An Eagle Seizes A Soldier’s Kerchief 鷹攫卒巾

When Wang Menglong[1] administered Wuzhou, there was an eyrie atop an ancient tree in the prefectural capital, and a soldier sneaked into it and stole a chick. His commander was just beginning to attend to the matter, when an eagle swooped down, grabbed a kerchief from one of the troops and departed. Soon after, realising that this was not the nest snatching soldier, it returned bearing the kerchief, but straightaway snatched the kerchief belonging to the kidnapping soldier. The commander, making a deduction from this, beat the soldier and drove him away, and the eagle drew a flock of birds, calling and wheeling above the hall, as if they were calling out in gratitude, before they departed.

Anon., Huhai xinwen yijian xuzhi, 後2.269 (Tale 490):

鷹攫卒巾

王夢龍知婺州日,州治古木之上有鷹巢,一卒探取雛。守方視事,鷹忽飛下,攫一卒之巾以去。已而知非探巢之卒,復銜巾來還,乃徑攫探巢者之巾。守推其故,杖此卒而逐之,鷹乃引羣鷹飛鳴旋繞於廳上,若鳴謝之意而去。

Yuan Haowen 元好問, Chang Zhenguo 常振國 (ed), Xu Yijian zhi 續夷堅志 (Continued Records of the Listener), and Anon., Jin Xin 金心 (ed.), Huhai xinwen yijian xuzhi 湖海新聞夷堅續志 (Continuation of Records of the Listener with New Items from the Lakes and Seas) (Beijing: Zhonghua shuju, 1986).

[1] This seems likely to be the Wang Menglong 王夢龍, courtesy name Huafu 華父, who passed the civil examinations in 1208. See Harvard University, Academia Sinica, and Peking University, China Biographical Database (January 1, 2018), https://projects.iq.harvard.edu/cbdb.

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A Bird Is Able To Recite Sutras 禽能誦經

Wang Rixiu (d.1173), the retired scholar of Longshu, records that long ago a Buddhist monastery raised a myna bird, now called a Baba’er. When the monks recited sutras every day at dawn, it would ?eat almonds? and then chant along with them. When it died, the monks buried it under its pet name, and before long a white lotus flower sprouted on top of the grave. Somebody composed a poem to record this:

There was a Baba’er bird,

Able to follow monks and chant [269] ‘Amitabha’.

A white lotus opened to shed aromatic fragrance,

Like the Lake of Seven Treasures in the Western Pure Land.

Anon., Huhai xinwen yijian xuzhi, 後2.268-69 (Tale 489):

誦經

龍舒居士王日休載,昔有佛寺,養一鴝鵒,今名八八兒是也。僧每旦念佛,仁兒隨之而念。後死,僧以小名殯之,未久墓上生一朵白蓮花,人以詩紀之曰:「有一飛禽八八兒,能隨僧去念阿 [269] 彌。蓮花出口香芬馥,想在西方七寶池。」

Yuan Haowen 元好問, Chang Zhenguo 常振國 (ed), Xu Yijian zhi 續夷堅志 (Continued Records of the Listener), and Anon., Jin Xin 金心 (ed.), Huhai xinwen yijian xuzhi 湖海新聞夷堅續志 (Continuation of Records of the Listener with New Items from the Lakes and Seas) (Beijing: Zhonghua shuju, 1986).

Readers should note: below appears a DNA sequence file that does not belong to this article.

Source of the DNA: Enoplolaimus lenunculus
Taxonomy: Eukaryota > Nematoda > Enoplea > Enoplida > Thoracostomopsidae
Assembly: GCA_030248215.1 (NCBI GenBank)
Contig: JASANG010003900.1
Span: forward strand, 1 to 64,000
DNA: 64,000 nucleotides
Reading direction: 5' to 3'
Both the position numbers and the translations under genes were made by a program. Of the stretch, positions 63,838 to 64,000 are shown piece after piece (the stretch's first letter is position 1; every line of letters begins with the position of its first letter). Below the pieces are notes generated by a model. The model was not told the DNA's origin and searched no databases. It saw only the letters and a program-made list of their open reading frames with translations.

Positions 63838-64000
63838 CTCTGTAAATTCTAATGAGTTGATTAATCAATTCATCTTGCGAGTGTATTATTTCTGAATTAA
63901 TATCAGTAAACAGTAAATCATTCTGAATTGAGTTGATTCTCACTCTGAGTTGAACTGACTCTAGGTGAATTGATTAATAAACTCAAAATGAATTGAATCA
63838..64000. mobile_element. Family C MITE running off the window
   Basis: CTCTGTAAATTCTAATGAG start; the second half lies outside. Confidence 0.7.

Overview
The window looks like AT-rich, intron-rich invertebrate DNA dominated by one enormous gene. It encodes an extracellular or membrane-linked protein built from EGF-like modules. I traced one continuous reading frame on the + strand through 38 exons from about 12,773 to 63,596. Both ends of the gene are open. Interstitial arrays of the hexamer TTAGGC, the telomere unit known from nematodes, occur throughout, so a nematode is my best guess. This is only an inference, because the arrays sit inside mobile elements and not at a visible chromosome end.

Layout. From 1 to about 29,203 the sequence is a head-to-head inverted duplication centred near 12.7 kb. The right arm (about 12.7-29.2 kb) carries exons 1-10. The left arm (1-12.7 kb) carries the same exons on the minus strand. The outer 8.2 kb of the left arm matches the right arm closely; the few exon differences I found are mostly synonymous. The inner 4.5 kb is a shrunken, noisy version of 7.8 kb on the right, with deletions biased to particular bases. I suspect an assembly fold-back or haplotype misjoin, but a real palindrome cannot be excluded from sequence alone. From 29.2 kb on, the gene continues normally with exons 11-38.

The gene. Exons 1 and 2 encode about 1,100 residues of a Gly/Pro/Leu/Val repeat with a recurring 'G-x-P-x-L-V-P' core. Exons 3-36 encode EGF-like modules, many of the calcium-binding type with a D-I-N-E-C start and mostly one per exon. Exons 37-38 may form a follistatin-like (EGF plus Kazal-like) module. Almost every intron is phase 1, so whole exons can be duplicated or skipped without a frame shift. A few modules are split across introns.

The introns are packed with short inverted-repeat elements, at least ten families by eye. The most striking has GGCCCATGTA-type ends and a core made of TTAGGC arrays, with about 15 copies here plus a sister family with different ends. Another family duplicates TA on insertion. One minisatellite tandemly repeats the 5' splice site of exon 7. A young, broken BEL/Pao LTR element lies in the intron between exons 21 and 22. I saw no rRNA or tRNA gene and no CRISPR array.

Birds With Magical Skills 禽鳥有術

The Xichi is able to command the waters, so roosts on the water and nothing is able to cause it harm. The serpent eagle is able to step magically and restrain serpents, so eats snakes. Woodpeckers, on encountering insect burrows, draw out characters with their beaks, causing the insects to emerge. Magpies keep their nests secret, so birds of prey are unable to see them. Swallows avoid wu and ji days when gathering clay with their beaks, so their nests are firm and will not collapse. Storks keep water and stone, so they are able to breed fish in their nests. Swallows hate mugwort; other birds, wishing to take their nests, stand straight and wait among it, so swallows avoid it. These are the skills possessed by birds.

Anon., Huhai xinwen yijian xuzhi, 後2.267 (Tale 488):

禽鳥有術

鸂[氵+鵣]能敕水,故水宿而物莫害。鴆能巫步禁蛇,故食蛇。啄木遇蠹穴以嘴畫字成符,即蠹蟲出。鵲有隱巢,故鷙鳥莫能見。燕銜泥常避戊己日,故巢固而不傾。鸛有水石,故能於巢中養魚。燕惡艾,他禽欲奪其巢,即銜置其中,燕即避去。此禽鳥之有術者也。

Yuan Haowen 元好問, Chang Zhenguo 常振國 (ed), Xu Yijian zhi 續夷堅志 (Continued Records of the Listener), and Anon., Jin Xin 金心 (ed.), Huhai xinwen yijian xuzhi 湖海新聞夷堅續志 (Continuation of Records of the Listener with New Items from the Lakes and Seas) (Beijing: Zhonghua shuju, 1986).

A Parrot Is Awakened To The Dharma 鸚鵡悟佛

When Wei Nankang (i.e., Wei Gao, 745-805CE) was garrisoning Shu, he constantly cared for a parrot, which was extremely intelligent. The person who had tamed it had also told it of Buddhist philosophy, saying: “If you wish to worship the Buddha, you must use thought to attain freedom from thought.” The parrot would then raise its head and spread its wings, as if it were listening, as if it were accepting. When receiving teaching on Buddhist thought, it would remain silent without answering, and then chant: “Amitabha” once, as if to indicate that it had been awakened, achieving insight into causality through thought, and into the truth through no-thought. One day it did not shake and did not fall forward, but knocked its wings, curled its feet, covered itself and died. Duke Wei ordered it be cremated, which left ten relics, for the burial of which the duke erected a pagoda, naming it the Parrot Pagoda.

Anon., Huhai xinwen yijian xuzhi, 後2.267 (Tale 486):

鸚鵡悟佛

韋南康鎮蜀時,常籠養一鸚鵡,甚慧。馴養者曉以佛理,曰:「若欲念佛,當由有念,以至無念。」鵡即仰首奮翼,若聽若承,及教之念佛,則默然不答,或詰其不念,則唱言「阿彌陀佛」一聲,意若有悟,以有念為緣生,以無念為真際也。一日不震不仆,款翼委足,弇然而絕。韋公命焚之,有舍利子十枚,公為立塔瘞之,號曰鸚鵡塔。

Yuan Haowen 元好問, Chang Zhenguo 常振國 (ed), Xu Yijian zhi 續夷堅志 (Continued Records of the Listener), and Anon., Jin Xin 金心 (ed.), Huhai xinwen yijian xuzhi 湖海新聞夷堅續志 (Continuation of Records of the Listener with New Items from the Lakes and Seas) (Beijing: Zhonghua shuju, 1986).